The Rayleigh quotient can be expressed as a function of the eigenvalues by decomposing any vector $x$ on the basis of eigenvectors::$x = sum _\left\{i=1\right\} ^n alpha _i v_i$

:$ho = frac\left\{x\text{'} A\text{'} A x\right\}\left\{x\text{'} x\right\}$

:$ho = frac\left\{\left(sum _\left\{j=1\right\} ^n alpha _j v_j\right)\text{'} A\text{'} A \left(sum _\left\{i=1\right\} ^n alpha _i v_i\right)\right\}\left\{\left(sum _\left\{j=1\right\} ^n alpha _j v_j\right)\text{'} \left(sum _\left\{i=1\right\} ^n alpha _i v_i\right)\right\}$

Which, by orthogonality of the eigenvectors, becomes:

:$ho = frac\left\{sum _\left\{i=1\right\} ^n alpha _i ^2 lambda _i\right\}\left\{sum _\left\{i=1\right\} ^n alpha _i ^2\right\}$

If a vector $x$ maximizes $ho$, then any vector $k . x$ (for $k e 0$) also maximizes it, one can reduce to the Lagrange problem of maximizing $sum _\left\{i=1\right\} ^n alpha _i ^2 lambda _i$ under the constraint that $sum _\left\{i=1\right\} ^n alpha _i ^2 = 1$.

Since all the eigenvalues are non-negative, the problem is convex and the maximum occurs on the edges of the domain, namely when $alpha _1 = 1$ and $forall i > 1, alpha _i = 0$ (when the eigenvalues are ordered in decreasing magnitude).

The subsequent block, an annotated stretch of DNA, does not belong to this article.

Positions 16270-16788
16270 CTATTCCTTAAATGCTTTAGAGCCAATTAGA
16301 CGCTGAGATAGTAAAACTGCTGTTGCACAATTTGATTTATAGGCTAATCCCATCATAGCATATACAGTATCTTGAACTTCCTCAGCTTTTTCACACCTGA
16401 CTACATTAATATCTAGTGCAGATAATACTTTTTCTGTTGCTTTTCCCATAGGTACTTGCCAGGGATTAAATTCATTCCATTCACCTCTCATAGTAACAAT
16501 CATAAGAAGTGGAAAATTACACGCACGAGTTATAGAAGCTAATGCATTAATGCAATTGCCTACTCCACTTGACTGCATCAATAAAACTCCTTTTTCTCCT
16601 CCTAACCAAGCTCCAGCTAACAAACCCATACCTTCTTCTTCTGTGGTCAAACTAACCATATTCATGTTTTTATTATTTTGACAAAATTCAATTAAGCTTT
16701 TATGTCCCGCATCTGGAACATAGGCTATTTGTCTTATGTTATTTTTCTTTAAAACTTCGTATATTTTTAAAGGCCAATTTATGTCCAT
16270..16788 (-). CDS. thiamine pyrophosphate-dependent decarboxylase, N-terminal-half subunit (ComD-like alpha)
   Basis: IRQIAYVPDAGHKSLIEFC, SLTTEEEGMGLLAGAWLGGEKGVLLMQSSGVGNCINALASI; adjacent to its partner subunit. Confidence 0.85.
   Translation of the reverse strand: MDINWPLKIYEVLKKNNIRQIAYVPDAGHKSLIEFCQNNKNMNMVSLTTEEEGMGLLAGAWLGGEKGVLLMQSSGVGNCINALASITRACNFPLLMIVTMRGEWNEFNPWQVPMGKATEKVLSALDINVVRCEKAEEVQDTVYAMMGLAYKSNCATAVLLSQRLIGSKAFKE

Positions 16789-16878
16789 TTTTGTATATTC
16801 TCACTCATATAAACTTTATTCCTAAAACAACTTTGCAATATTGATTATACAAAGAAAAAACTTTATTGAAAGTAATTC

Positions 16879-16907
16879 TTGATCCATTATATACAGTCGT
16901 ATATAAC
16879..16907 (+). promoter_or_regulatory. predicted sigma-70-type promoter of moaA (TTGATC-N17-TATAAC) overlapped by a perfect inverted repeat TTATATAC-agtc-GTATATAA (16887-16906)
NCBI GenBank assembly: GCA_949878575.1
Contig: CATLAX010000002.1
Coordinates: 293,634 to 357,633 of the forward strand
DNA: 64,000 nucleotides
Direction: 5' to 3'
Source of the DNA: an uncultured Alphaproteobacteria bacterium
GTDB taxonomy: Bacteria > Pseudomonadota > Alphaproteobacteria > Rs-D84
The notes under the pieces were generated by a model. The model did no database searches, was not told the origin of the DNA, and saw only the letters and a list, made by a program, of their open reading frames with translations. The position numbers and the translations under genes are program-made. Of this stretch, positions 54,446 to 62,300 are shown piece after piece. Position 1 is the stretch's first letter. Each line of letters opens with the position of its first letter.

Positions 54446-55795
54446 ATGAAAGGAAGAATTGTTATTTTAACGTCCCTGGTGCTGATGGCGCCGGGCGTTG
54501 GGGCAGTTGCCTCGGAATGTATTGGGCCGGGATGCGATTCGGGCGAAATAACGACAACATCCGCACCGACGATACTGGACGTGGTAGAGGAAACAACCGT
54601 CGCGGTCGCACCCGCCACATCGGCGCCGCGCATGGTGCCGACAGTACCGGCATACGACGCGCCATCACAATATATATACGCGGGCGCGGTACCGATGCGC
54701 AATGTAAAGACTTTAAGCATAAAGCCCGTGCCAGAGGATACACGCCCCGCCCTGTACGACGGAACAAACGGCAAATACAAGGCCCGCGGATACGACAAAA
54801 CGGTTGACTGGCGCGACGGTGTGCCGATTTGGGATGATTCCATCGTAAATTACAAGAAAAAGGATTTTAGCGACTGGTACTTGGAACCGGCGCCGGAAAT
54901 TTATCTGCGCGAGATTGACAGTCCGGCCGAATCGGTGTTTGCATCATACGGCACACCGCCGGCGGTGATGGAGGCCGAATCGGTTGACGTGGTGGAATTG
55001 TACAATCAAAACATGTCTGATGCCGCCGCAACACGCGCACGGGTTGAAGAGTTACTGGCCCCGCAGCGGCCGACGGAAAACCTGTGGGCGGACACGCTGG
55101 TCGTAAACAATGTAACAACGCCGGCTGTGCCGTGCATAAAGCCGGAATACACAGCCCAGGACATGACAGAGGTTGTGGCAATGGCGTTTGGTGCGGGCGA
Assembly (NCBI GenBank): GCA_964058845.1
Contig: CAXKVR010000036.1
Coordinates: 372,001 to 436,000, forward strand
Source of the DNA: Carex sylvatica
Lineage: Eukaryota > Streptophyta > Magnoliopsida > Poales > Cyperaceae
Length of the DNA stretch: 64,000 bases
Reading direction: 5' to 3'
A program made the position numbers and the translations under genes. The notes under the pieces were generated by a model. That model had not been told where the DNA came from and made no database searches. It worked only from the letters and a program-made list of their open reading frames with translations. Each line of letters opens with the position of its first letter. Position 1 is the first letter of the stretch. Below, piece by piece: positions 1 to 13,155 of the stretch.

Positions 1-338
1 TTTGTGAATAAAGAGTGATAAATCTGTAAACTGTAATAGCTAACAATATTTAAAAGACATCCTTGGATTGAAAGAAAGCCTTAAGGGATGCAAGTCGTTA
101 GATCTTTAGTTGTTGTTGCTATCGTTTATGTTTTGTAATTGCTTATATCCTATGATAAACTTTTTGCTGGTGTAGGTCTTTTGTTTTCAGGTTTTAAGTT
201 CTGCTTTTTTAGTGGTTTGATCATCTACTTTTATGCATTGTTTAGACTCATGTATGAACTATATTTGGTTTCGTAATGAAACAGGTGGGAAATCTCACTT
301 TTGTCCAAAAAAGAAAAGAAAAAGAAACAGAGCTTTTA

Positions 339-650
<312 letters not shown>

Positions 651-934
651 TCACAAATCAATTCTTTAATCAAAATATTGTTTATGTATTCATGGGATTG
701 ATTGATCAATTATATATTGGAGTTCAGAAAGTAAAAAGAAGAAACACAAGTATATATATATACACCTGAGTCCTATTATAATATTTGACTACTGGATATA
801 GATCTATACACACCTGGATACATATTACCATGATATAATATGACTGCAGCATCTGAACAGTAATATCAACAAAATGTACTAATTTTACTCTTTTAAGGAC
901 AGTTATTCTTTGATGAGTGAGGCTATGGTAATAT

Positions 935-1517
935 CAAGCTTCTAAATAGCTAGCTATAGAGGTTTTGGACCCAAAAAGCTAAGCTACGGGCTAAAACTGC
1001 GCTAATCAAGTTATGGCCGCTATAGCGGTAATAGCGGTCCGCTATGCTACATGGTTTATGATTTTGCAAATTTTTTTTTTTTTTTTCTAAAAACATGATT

Alternatively, this result can be arrived at by the method of Lagrange multipliers. The problem is to find the critical points of the function

:$ho\left(x\right) = x^TSigma x$, subject to the constraint $|x|^2 = x^Tx = 1$.I.e. to find the critical points of :$mathcal\left\{L\right\}\left(x\right) = x^TSigma x -lambda \left(x^Tx - 1\right)$, where $lambda$ is a Lagrange multiplier. The stationary points of $mathcal\left\{L\right\}\left(x\right)$ occur at

:$frac\left\{dmathcal\left\{L\right\}\left(x\right)\right\}\left\{dx\right\} = 0$:$herefore 2x^TSigma - 2lambda x^T = 0$:$herefore Sigma x = lambda x$and $ho\left(x\right) = frac\left\{x^T Sigma x\right\}\left\{x^T x\right\} = lambda frac\left\{x^Tx\right\}\left\{x^T x\right\} = lambda$

Therefore, the eigenvectors $x_1 ldots x_n$ of $Sigma$ are the critical points of the Raleigh Quotient and their corresponding eigenvalues $lambda_1 ldots lambda_n$ are the stationary values of $ho\left(x\right)$.